With a coastline of 852 km, bordering the Atlantic Ocean and a maritime area of over 46,000 km, Nigeria is no doubt a force to reckon with in the maritime world.
But unfortunately, despite its enormous endowments, the country is yet to maximise her maritime potential as it has failed to sustainably develop its sea transportation system.
Consequently, Nigerians have not reaped the gains of its maritime resources with positive indices on economic development. The current administration has been hammering on diversification of Nigeria’s economy. But much efforts are not being made to harness the blue economy prospects in achieving economic diversification for the country.
Presently, Nigeria is not doing any transit as landlocked countries have pulled out from doing business in the country due to bottlenecks in its ports system, bad roads network, cumbersome transit procedures, inefficient logistics systems and poor infrastructure, which substantially increase the cost of doing business.
Now, no cargo transit through Nigeria even though Nigeria have a border with landlocked countries of Niger, Chad, Burkina Faso and Mali that are supposed to be using Nigeria’s corridor for operations. But importers are going to Ghana and Cote d’ Ivoire because of their efficient procedures.
However, Nigeria is being deleted as a transit nation because Nigeria is not doing any transit. Invariably, Nigeria has lost its transit potential to Ghana, Benin Republic and Cote d’ Ivoire.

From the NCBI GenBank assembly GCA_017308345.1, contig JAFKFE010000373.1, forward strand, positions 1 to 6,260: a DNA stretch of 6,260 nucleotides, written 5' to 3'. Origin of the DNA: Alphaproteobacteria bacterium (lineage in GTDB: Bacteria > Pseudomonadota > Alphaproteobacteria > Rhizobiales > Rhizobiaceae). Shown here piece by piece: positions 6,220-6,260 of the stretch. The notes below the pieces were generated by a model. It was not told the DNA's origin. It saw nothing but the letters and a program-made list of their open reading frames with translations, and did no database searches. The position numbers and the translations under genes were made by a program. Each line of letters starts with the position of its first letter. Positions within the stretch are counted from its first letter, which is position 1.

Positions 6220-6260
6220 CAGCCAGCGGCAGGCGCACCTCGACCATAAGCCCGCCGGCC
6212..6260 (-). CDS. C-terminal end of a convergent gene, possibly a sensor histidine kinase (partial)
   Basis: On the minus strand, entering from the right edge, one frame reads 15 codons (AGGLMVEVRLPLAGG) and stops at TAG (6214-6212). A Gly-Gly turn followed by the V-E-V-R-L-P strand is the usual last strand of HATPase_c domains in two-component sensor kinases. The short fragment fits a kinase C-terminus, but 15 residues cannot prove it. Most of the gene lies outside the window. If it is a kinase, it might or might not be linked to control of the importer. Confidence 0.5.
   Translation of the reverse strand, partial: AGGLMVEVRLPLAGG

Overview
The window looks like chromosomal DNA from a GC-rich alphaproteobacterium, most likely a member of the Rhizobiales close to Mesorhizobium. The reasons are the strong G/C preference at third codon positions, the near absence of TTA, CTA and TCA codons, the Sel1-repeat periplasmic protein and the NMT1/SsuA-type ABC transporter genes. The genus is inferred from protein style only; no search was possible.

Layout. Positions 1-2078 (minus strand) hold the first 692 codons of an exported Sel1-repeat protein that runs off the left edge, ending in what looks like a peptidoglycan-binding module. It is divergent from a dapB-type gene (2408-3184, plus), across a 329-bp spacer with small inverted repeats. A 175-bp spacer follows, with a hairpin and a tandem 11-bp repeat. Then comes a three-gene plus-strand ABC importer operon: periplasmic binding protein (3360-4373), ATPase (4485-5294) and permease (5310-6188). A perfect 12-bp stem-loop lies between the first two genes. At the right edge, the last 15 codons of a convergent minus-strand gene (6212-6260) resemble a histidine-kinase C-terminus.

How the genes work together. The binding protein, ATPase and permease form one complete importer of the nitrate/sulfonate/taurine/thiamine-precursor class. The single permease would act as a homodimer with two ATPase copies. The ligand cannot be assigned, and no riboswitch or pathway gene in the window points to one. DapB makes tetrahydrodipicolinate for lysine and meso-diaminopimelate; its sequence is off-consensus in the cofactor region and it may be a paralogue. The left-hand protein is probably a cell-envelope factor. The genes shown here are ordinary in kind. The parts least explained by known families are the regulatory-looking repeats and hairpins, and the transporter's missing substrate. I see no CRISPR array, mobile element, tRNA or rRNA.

The problems in the Nigerian ports are enormous. It takes almost two weeks for one to enter Apapa and Tin Can Island ports and another two weeks to come out and that is a month. Whereas, in Ghana and Benin, it takes just few days to go through the same process. For importers to clear their consignments at the ports, they pay all sort of illegal charges, which makes it costlier for them to patronise the Nigerian ports.
Ghana now expanded their ports and make it more efficient and their cost is reduced. Nigeria is the only country that has huge cost. So for any country that don’t have sea, they prefer to come through Benin Republic and Ghana because they make their ports cheaper at the expense of Nigeria. So landlocked countries see Benin Republic and Ghana ports more cheaper and convenient to patronise than coming to Nigeria.
A recent visit to Seme border by Daily Sun, shows that Nigeria is lagging behind in transit trade. From other end of Seme and Cotonou, one would see lot of trucks queuing for accessment and clearance. All the trucks were loaded with goods coming into Nigeria. But at the Nigeria end, no single truck facing Cotonou waiting for clearance.
The President of National Council of Managing Directors of Customs Licensed Agents (NCMDCLA), Lucky Amiwero, said talking about landlocked countries, Nigeria is a transit country but is being delisted as a transit nation. adding that “Nigeria is not recognised as a transit nation because there is no transit operations going through the system again.